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Michael Stoff, Director 305 East 23rd St, CLA 2.102, (G3600) Austin, TX 78712-1250 • 512-471-1442

Spring 2007

T C 603B • Composition and Reading in World Literature

Unique Days Time Location Instructor
43345 TTh
12:30 PM-2:00 PM
CRD 007B

Course Description

If the past is a foreign country, literature is a most illuminating tour guide. The fall semester will explore the theme of search and discovery in some works from ancient Greece, ancient Rome, and Renaissance Europe. Well spend much of our time on three epic journeys: a struggle to return home in Homer's Odyssey, a voyage to found a new home in Vergills Aeneid, and a quest to recover love by finding God in Dantes Divine Comedy. Along the way, well take some shorter excursions into the realm of the stage and also retrace a few other tales of travel. The focus will be on the process of searching: what different people seek, how and why they do so, and what we can learn from their endeavors, about others and about ourselves. We shall also consider questions of literary form and method: how writers guide and shape our responses to their work through their manipulation of language, character, plot, and various other factors. In the spring our readings will turn to a hearty and balanced diet of prose, poetry, and drama.

About the Professor

Professor White studies and teaches mainly the philosophy, literature, and languages of ancient Greece and Rome; he also directs UT's graduate program in ancient philosophy. He considers himself fortunate to be engaged in a lifelong conversation with the dead from the distant past; and in both his teaching and his research, he tries to sustain that conversation by engaging others in it. His favorite authors are Aristotle and Plato; his other enthusiasms include travel (in space as well as time), museums, yardwork, bicycling, and the exquisite game of squash.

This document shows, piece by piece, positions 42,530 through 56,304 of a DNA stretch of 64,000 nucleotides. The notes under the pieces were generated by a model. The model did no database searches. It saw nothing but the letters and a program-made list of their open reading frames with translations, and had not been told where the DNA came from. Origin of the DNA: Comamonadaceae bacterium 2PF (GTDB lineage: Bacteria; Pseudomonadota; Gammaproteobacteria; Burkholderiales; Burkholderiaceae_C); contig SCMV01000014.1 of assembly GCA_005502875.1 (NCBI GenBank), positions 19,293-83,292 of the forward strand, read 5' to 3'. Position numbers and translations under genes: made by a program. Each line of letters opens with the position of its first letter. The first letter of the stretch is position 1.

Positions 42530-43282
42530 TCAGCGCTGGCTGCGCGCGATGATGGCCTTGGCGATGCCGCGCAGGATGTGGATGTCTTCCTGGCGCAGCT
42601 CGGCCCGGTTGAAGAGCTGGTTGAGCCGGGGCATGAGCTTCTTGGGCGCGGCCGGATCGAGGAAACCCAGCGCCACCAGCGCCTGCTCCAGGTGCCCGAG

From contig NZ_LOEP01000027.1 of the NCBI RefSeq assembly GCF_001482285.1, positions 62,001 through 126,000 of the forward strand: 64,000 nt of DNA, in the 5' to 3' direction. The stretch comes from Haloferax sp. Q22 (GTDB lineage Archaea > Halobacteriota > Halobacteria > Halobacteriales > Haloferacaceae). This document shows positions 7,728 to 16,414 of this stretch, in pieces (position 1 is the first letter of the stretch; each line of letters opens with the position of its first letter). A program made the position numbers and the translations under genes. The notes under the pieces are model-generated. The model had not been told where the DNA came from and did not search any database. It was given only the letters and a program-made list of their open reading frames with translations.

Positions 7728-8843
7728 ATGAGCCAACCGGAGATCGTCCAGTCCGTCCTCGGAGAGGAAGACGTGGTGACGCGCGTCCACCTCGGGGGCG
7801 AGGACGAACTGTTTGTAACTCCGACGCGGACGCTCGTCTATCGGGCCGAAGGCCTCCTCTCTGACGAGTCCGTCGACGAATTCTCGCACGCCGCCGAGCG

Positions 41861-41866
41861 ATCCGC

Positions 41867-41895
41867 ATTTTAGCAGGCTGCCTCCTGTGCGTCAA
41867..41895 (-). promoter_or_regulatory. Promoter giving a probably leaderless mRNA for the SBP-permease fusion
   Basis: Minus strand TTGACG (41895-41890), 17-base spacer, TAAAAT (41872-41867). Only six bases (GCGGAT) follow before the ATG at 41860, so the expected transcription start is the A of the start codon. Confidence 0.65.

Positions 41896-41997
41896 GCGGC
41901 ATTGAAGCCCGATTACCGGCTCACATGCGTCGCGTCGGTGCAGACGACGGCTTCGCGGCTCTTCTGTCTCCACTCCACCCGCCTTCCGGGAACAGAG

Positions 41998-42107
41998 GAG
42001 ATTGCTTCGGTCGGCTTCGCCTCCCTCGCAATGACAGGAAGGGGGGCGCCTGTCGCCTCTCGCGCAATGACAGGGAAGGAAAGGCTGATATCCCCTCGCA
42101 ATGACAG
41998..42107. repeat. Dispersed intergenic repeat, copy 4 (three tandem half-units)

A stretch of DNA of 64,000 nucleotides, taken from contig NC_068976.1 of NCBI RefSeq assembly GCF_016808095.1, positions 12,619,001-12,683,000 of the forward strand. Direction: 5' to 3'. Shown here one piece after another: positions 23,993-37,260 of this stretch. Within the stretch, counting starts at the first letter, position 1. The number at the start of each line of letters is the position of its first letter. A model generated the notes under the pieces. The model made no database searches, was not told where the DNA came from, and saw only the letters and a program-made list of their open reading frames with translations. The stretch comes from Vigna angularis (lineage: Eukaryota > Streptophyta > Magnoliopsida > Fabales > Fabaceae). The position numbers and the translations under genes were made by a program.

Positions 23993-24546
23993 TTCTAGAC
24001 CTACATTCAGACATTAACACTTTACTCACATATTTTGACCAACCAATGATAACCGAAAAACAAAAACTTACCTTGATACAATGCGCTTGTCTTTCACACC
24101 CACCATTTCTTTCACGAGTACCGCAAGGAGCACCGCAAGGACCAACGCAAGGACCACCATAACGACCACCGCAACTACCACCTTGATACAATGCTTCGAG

Grading Policy

Grades will be based on four short papers, two of 2-4 pages, two of 4-6 pages, and perhaps two to three short response papers of 1-2 pages, all comprising 40% of the final grade; two exams comprising 40%; and participation in class comprising 20%. Late papers will receive lower grades; and since attendance is necessary for discussion, there will be similar penalties for unexcused absence.


Boccaccio, Lady Fiammetta
Doerr, Stones for Ibarra
Joyce, Portrait of the Artist
Voltaire, Candide
Wolf, Medea
Woolf, A Room of One's Own
Poetry by Barrett Browning, Hopkins, Keats, Millay, Neruda, Roethke, Sappho, Shakespeare, Yeats, and some others
Plays by Chekhov, Miller, Racine, Shakespeare, Soyinka, Wilde, and Williams


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